Control light, sound, and temperature
- Make sure that the room where you sleep is dark. Use blackout drapes or wear a sleep eye mask.
- Put a towel over bright digital devices, such as a clock.
- Wear dark wraparound glasses when you drive home in the daylight hours after working nights. This can counter some of the effect of light so your body will be more ready to sleep when you get home.
- Wear earplugs to block sounds.
- Use a "white noise" machine if there is distracting sound in the house or neighborhood that you can't avoid.
- Keep the room at about 65°F (18°C). It's hard to sleep in a room that is too hot or too cold.
Take care of yourself, and get support
- Eat a healthy diet. Some people who work night shifts gain weight because they eat high-calorie or high-fat meals.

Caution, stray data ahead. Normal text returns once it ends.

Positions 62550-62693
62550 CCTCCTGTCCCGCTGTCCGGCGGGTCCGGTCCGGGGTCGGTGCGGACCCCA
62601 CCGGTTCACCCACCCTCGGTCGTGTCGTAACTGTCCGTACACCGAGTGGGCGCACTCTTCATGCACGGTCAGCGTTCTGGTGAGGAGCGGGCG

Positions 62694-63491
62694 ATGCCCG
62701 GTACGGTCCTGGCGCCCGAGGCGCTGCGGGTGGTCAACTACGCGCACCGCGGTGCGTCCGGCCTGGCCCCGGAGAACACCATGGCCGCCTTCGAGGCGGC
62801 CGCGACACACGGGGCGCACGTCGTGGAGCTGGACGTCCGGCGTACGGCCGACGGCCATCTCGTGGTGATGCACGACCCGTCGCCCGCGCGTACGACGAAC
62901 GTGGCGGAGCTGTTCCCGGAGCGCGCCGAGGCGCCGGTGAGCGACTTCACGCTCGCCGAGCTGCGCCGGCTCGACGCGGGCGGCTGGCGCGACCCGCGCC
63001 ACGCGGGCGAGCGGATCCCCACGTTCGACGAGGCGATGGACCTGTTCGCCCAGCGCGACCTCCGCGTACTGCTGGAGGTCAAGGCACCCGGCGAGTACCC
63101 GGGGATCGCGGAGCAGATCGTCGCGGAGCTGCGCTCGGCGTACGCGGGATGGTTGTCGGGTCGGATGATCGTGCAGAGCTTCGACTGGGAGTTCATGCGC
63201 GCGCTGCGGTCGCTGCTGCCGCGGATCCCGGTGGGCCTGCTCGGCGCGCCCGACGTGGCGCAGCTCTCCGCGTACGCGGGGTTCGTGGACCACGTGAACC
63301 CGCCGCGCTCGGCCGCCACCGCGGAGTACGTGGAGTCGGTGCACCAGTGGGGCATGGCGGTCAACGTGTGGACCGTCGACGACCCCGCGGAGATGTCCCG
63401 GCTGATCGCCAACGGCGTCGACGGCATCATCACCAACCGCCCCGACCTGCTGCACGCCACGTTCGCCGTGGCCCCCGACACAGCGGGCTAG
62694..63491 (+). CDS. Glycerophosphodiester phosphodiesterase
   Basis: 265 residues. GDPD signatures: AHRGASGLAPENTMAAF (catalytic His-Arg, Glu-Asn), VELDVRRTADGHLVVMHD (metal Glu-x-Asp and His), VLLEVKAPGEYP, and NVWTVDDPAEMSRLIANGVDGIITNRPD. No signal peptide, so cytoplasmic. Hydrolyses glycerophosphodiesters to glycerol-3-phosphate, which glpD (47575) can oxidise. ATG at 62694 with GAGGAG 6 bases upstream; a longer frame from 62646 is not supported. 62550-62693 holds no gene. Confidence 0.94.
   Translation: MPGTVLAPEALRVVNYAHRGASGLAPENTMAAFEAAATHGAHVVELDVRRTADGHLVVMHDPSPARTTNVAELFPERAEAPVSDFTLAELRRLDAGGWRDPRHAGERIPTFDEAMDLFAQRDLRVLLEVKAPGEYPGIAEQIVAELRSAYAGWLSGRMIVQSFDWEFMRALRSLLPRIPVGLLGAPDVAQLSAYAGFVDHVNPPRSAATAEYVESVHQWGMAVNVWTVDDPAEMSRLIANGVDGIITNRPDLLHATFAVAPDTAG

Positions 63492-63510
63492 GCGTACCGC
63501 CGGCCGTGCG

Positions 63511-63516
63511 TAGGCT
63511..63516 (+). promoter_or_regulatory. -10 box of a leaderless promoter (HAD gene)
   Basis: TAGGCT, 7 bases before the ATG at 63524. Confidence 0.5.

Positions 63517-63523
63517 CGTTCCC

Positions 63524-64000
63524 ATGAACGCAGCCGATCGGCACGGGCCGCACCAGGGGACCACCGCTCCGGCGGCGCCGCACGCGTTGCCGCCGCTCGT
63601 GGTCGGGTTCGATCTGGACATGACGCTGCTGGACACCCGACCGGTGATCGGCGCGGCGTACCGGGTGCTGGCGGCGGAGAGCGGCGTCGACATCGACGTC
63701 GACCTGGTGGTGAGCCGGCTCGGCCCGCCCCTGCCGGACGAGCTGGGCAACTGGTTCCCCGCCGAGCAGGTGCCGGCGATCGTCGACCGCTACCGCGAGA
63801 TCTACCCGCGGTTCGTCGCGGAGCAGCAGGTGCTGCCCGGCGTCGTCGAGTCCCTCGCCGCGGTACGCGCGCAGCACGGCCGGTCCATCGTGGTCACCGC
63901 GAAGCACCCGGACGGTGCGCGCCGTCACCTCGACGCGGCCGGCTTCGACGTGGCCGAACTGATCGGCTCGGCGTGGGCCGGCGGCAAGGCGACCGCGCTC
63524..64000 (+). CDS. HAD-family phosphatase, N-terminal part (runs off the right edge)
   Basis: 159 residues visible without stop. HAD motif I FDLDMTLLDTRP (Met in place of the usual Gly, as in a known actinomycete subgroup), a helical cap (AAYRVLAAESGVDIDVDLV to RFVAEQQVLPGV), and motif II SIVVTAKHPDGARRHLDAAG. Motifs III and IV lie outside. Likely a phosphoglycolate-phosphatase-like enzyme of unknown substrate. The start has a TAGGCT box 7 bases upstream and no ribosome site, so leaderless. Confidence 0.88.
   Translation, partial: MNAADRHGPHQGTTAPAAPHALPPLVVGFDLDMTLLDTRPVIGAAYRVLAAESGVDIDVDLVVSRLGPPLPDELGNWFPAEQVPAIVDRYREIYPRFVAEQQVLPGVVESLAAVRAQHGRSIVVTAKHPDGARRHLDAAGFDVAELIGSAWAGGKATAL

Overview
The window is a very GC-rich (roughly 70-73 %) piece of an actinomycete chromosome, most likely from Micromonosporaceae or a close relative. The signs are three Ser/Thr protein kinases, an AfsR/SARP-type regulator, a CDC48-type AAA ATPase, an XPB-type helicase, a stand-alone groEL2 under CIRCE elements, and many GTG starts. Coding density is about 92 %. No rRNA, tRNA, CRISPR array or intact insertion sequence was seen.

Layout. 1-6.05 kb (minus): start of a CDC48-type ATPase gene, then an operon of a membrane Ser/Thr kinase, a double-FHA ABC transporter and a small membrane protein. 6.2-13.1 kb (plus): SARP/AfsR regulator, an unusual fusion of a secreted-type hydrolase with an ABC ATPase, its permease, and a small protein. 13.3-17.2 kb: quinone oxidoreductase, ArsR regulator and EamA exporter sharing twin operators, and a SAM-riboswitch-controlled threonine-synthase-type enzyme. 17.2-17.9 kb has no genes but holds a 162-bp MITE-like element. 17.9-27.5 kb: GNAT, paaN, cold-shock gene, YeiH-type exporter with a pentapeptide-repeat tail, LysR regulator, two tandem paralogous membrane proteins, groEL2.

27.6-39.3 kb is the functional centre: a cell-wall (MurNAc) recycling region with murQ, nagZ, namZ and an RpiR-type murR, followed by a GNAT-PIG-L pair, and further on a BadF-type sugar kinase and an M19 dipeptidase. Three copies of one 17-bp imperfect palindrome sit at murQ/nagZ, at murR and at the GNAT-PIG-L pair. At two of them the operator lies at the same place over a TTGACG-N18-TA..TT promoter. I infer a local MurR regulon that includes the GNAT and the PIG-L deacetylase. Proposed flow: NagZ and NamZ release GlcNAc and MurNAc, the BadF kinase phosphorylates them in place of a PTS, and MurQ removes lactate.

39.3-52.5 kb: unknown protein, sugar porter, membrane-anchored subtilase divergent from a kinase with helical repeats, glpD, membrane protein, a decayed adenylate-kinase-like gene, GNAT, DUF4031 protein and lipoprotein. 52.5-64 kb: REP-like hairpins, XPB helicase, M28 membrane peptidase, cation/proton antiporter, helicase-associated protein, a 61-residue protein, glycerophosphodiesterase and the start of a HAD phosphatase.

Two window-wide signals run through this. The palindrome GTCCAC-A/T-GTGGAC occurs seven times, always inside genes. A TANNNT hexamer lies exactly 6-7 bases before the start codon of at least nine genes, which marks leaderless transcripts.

- Don't have alcohol or caffeine in the hours leading up to bedtime.
- Get plenty of exercise.
- Take a nap during a work break if you can.
- Ask family members not to wake you during your sleep time, except for an emergency.
Consider a supplement or medicine for short-term use
Ask your doctor if you should try a dietary supplement or medicine. Doctors usually advise people to use a supplement or medicine only for a short time.
- The dietary supplement melatonin may help improve your sleep. A man-made form of melatonin is available without a prescription. Your doctor can tell you how much to take and when to take it.
- Your doctor may prescribe sleeping pills for a limited time to help you fall asleep. These types of medicines include eszopiclone (Lunesta), ramelteon (Rozerem), zaleplon (Sonata), and zolpidem (Ambien or Ambien CR).
- The prescribed medicine modafinil may help you stay more alert at work. It's been shown to help people with shift work sleep problems stay awake when they work.2
Your doctor also may have you try treatment with light (phototherapy) before a work shift to help you stay alert.